The combustion process can also cause acid formation within the oil. Sadly, moisture and acid are a highly corrosive combination to keep inside your snowblower.
It’s best to get rid of that first batch of oil quickly, but not before it’s done its job of collecting all the ‘stuff’ you don’t want inside your new machine.
A single use is enough if you have a large area to cover. However, if you’re only clearing a walkway or short driveway, this could mean a couple of runs before you’re ready for a change.
Don’t overthink it. The math doesn’t need to be exact so long as you drain the new machine somewhere in the two to five-hour range.
Should I Change Snowblower Oil
There is no good reason to take a snowblower into a shop for a basic oil change. You should change snowblower oil at home.
Not only will it save you time and money, but it’s also an essential maintenance task that every machine owner should know how to do.
After all, you never know when you’ll be stuck at home and need to run the snowblower before you can drive in to take it to the shop.
Follow the steps below to change your oil.
- Run your snowblower for a few minutes to warm up the oil. Doing this will make it flow more easily than when it’s cold.
- Once your blower is warm, move it to a flat area, and make sure you turn it all the way off, removing the key. Let the blower cool down, and then pull the sparkplug. You do not want any part of your machine to run while you change the oil.
- Put a drain pan below the drain plug. Then open the drain plug to let the oil out.
- Wait until all the oil stops running and replace the plug.
- Take the cap off the oil fill port and replace the oil with new, clean 5W-30 oil or whatever your owners’ manual recommends. After that, it would be best if you checked the oil level with your dipstick.
- When the level is correct, put the dipstick and cap back. Then plug your sparkplug back in, and you should be good to go.
Should I Change My Snowblower Oil Every Year
Although you can leave the oil in your snowblower for longer, you should change it annually. Old oil can damage your engine over time.
Sadly, used motor oil will also damage the environment. Please take any oil you drain from your snowblower to a local automotive shop. According to the EPA, local waste management facilities can also process or recycle old oil.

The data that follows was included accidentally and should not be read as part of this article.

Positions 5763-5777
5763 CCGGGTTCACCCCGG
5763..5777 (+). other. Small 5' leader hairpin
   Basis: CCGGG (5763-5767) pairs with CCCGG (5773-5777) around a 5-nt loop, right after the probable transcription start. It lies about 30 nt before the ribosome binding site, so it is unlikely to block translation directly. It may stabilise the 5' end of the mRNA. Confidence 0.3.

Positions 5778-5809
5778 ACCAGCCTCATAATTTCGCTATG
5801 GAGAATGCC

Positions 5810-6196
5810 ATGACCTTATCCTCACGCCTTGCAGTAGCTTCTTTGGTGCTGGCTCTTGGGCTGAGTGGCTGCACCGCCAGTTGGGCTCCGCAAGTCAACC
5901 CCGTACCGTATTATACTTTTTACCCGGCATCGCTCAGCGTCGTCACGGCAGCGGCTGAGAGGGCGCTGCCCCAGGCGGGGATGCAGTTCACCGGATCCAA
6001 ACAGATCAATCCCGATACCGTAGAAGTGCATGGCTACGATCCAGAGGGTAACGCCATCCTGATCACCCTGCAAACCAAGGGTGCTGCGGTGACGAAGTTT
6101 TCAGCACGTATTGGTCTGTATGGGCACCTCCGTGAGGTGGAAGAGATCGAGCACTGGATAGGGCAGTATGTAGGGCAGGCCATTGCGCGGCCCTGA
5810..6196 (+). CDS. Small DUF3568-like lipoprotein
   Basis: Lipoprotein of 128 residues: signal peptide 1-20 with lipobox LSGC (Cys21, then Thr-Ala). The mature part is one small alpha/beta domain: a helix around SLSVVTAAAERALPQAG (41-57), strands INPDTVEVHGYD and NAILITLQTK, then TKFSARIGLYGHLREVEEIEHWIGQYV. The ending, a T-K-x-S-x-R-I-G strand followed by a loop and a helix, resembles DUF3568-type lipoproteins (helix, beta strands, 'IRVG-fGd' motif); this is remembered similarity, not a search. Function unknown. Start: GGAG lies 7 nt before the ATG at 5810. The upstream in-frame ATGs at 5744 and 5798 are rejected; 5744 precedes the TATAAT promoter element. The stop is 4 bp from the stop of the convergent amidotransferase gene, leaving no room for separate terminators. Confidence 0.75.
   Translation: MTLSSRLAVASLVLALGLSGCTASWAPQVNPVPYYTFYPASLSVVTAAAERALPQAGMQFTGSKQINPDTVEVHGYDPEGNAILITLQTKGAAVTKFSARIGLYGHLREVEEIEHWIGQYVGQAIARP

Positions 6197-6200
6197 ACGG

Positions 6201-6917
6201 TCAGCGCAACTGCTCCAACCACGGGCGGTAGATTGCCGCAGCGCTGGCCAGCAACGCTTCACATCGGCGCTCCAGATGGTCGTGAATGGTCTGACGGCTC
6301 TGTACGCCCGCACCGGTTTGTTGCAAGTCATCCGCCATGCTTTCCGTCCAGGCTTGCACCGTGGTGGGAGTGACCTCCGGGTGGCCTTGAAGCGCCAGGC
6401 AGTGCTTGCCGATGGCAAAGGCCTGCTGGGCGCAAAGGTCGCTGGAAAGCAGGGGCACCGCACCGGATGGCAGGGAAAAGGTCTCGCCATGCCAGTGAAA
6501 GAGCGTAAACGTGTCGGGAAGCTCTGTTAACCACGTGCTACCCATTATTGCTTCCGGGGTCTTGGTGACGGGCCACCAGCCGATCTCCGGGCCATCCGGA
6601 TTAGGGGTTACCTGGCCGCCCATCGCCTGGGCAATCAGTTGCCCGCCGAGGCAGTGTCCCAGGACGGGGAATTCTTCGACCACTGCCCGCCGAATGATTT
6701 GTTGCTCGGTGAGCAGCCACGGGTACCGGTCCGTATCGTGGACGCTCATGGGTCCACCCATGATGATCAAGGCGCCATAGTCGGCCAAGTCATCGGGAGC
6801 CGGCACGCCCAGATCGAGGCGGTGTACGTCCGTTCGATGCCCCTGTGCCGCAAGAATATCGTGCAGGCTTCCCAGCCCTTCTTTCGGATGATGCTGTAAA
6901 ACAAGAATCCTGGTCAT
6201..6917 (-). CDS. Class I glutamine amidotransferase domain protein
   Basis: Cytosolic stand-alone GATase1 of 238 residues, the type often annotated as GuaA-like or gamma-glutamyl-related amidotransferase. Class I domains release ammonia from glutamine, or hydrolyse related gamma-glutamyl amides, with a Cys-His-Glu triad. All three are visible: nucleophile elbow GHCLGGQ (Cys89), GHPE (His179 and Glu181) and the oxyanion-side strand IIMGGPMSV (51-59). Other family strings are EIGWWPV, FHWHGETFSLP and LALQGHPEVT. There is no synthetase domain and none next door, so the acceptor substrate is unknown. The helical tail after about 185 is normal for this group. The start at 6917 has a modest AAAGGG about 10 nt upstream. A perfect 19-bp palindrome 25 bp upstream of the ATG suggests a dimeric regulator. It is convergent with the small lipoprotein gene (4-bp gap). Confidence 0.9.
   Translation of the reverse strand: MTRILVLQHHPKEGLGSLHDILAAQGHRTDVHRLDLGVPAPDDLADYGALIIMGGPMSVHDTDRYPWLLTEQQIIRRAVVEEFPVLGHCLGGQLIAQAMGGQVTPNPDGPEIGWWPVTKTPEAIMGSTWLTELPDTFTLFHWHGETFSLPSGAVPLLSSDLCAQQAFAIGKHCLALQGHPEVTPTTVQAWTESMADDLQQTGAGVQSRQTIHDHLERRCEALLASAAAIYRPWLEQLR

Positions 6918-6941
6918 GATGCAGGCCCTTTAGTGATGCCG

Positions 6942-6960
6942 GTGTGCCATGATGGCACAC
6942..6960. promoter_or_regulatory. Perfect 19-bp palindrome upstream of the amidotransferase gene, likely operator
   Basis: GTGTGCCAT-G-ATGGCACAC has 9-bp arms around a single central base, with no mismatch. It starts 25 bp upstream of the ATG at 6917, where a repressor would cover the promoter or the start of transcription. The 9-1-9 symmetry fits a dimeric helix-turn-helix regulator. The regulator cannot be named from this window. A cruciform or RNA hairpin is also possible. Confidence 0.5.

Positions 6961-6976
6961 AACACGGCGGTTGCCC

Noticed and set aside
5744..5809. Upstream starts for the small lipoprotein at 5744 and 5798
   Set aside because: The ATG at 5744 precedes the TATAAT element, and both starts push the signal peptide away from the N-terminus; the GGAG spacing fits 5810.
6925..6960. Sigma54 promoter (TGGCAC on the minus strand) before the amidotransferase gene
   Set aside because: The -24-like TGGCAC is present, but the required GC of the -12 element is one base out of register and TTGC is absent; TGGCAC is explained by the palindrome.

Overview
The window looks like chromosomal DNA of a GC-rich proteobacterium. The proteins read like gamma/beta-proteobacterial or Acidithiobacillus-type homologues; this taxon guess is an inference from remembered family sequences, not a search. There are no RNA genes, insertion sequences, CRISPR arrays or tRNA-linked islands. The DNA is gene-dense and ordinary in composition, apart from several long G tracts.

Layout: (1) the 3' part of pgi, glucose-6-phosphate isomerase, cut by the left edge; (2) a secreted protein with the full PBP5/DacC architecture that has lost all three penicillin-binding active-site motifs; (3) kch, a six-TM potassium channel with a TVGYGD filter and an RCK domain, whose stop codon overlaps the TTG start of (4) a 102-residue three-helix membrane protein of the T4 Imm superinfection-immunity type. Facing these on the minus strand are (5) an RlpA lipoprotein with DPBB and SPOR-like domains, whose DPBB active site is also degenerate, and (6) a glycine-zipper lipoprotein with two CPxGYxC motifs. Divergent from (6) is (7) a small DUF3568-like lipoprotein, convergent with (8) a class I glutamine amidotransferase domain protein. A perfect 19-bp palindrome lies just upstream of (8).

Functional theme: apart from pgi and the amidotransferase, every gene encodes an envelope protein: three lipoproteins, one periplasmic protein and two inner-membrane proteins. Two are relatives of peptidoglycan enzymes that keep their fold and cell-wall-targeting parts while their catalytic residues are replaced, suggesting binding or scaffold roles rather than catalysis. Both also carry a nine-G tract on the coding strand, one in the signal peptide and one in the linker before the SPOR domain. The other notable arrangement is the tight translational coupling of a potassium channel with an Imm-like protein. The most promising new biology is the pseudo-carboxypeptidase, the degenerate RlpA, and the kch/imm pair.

Change Snowblower Oil In Spring or Fall
I strongly suggest changing your oil in the spring. After the last snowfall of the season, you should be doing blower maintenance anyhow because you’ll be putting it away for the season.
To prevent any corrosion inside your machine, drain the used oil and replace it with new, clean motor oil.
Helpful Tips To Know When To Change Snow Blower Oil
Changing your snowblower’s oil is both necessary and straightforward. Fortunately, doing this task is also incredibly simple.
You can learn to change the oil in a few minutes, even if you’ve never done maintenance on anything in your life.
Here are a few more helpful tips to know when to change snowblower oil.
- Snowblower oil and car oil are the same. It is always important to read your owner’s manual and stick to the manufacturer’s recommendations for the specific type of oil you need.
- All you need to change oil is an oil pan or a plastic bucket you don’t mind keeping for oil changes in the future. However, you should not use a metal pail because it is subject to the same corrosion as an engine if the acid to moisture content in the oil is high.
- Store unused bottles of oil out of direct sunlight. If you keep the oil around fifty degrees with no sudden temperature changes, it will last up to five years.
Changing the oil in a snowblower isn’t like a car oil change, even though they use the same oil. Your car needs a change every three months, but your blower only needs new oil once per year.
Fortunately, changing snowblower oil is relatively simple, and anyone can do it. Once the last snow melts, make sure an oil change is on your list of things to do before you put that snowblower away for the year, and it will last you a lot longer.